Energy efficiency in homes is low hanging fruit

Government targets to ensure all newly built homes are zero carbon by 2016 are admirable, but this is a drop in the ocean compared to the savings that could be made by more aggressively tackling the emissions from the existing housing stock.

This was the central message of a presentation from Gavin Dunn of Elmhurst Energy, a company that develops systems for measuring energy consumption in buildings, when he spoke at the Energy Solutions Expo in London this week.

While it is a message most with an interest in green buildings may already be familiar with, it was Mr Dunn's figures and his analysis of the introduction of Energy Performance Certificates (EPCs).

"There are millions of properties out there where these savings can be made tomorrow," he said.

"I'm not saying that new build doesn't have a place but the big saving which can be achieved quickly and most cost effectively is in our homes."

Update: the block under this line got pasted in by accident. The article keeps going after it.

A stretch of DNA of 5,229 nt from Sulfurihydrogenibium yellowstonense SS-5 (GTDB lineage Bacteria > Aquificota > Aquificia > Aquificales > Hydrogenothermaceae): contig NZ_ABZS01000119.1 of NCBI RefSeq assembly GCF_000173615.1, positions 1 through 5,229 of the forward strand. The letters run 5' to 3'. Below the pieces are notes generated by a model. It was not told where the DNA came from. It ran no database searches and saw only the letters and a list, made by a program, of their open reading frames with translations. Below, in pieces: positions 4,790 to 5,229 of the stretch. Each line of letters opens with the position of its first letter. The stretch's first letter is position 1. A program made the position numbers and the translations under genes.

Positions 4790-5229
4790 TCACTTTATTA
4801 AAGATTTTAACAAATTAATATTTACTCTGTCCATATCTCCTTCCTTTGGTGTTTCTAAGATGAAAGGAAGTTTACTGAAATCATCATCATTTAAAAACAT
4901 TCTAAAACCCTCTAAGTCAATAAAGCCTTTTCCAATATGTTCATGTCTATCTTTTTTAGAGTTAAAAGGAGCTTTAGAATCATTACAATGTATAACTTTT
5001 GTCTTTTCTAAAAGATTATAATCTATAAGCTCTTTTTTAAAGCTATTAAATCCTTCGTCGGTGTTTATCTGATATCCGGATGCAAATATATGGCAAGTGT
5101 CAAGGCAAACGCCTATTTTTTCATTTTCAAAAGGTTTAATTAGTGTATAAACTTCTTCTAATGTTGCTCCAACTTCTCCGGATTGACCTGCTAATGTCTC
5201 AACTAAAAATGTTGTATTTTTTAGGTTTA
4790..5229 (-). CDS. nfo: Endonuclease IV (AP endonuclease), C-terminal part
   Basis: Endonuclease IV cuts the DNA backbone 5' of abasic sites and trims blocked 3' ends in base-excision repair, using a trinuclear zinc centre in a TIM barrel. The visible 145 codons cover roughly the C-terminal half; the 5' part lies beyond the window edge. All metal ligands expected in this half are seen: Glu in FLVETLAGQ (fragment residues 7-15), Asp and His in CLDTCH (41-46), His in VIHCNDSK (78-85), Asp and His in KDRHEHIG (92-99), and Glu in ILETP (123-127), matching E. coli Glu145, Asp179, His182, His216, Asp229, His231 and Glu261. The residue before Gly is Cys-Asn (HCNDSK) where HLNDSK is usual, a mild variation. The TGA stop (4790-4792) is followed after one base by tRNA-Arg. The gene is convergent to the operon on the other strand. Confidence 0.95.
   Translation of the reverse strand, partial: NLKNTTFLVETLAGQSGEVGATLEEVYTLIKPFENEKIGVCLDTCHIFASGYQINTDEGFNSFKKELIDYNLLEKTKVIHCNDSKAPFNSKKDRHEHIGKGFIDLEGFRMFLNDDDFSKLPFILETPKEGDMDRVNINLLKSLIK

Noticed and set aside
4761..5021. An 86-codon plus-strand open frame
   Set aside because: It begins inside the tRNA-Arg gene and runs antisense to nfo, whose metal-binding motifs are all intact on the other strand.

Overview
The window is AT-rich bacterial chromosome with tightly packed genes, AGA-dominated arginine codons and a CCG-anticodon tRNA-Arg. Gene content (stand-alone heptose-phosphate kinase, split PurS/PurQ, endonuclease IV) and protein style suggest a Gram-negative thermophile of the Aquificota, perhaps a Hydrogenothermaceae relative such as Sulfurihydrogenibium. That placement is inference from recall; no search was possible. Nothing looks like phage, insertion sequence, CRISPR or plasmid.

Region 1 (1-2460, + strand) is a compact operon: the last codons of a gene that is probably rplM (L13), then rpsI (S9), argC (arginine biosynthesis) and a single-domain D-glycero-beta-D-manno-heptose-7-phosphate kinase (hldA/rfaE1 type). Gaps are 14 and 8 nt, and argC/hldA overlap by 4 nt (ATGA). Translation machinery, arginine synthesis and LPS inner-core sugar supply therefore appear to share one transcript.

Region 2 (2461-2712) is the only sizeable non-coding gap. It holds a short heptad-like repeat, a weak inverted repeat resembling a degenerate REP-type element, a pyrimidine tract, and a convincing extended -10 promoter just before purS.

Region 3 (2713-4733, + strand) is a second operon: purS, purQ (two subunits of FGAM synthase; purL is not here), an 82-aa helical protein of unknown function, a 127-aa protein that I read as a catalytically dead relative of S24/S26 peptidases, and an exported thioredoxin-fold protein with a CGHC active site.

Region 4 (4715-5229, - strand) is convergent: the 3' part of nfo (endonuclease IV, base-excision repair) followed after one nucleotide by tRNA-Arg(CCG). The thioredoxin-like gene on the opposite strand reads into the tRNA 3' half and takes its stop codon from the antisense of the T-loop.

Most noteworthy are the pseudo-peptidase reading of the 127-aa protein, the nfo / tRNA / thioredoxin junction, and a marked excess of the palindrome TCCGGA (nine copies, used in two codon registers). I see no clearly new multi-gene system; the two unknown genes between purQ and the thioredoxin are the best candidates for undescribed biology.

He pointed out that only around 1% of the housing stock is replaced each year and a crude extrapolation of that would suggest it would be a century before the UK's homes were truly zero carbon.

Improving energy efficiency is a win/win situation, he said, with financial and environmental benefits - but the challenge is getting the upgrades realised.

He also warned that weak enforcement on new build presented a risk that targets would not be met.

"There's an emerging gap between what people are designing and what's being built," he said.

"There's a real concern that only if we increase the number of site inspections can we address that."

Mr Dunn's presentation can be seen in full in the footage below.

Sam Bond



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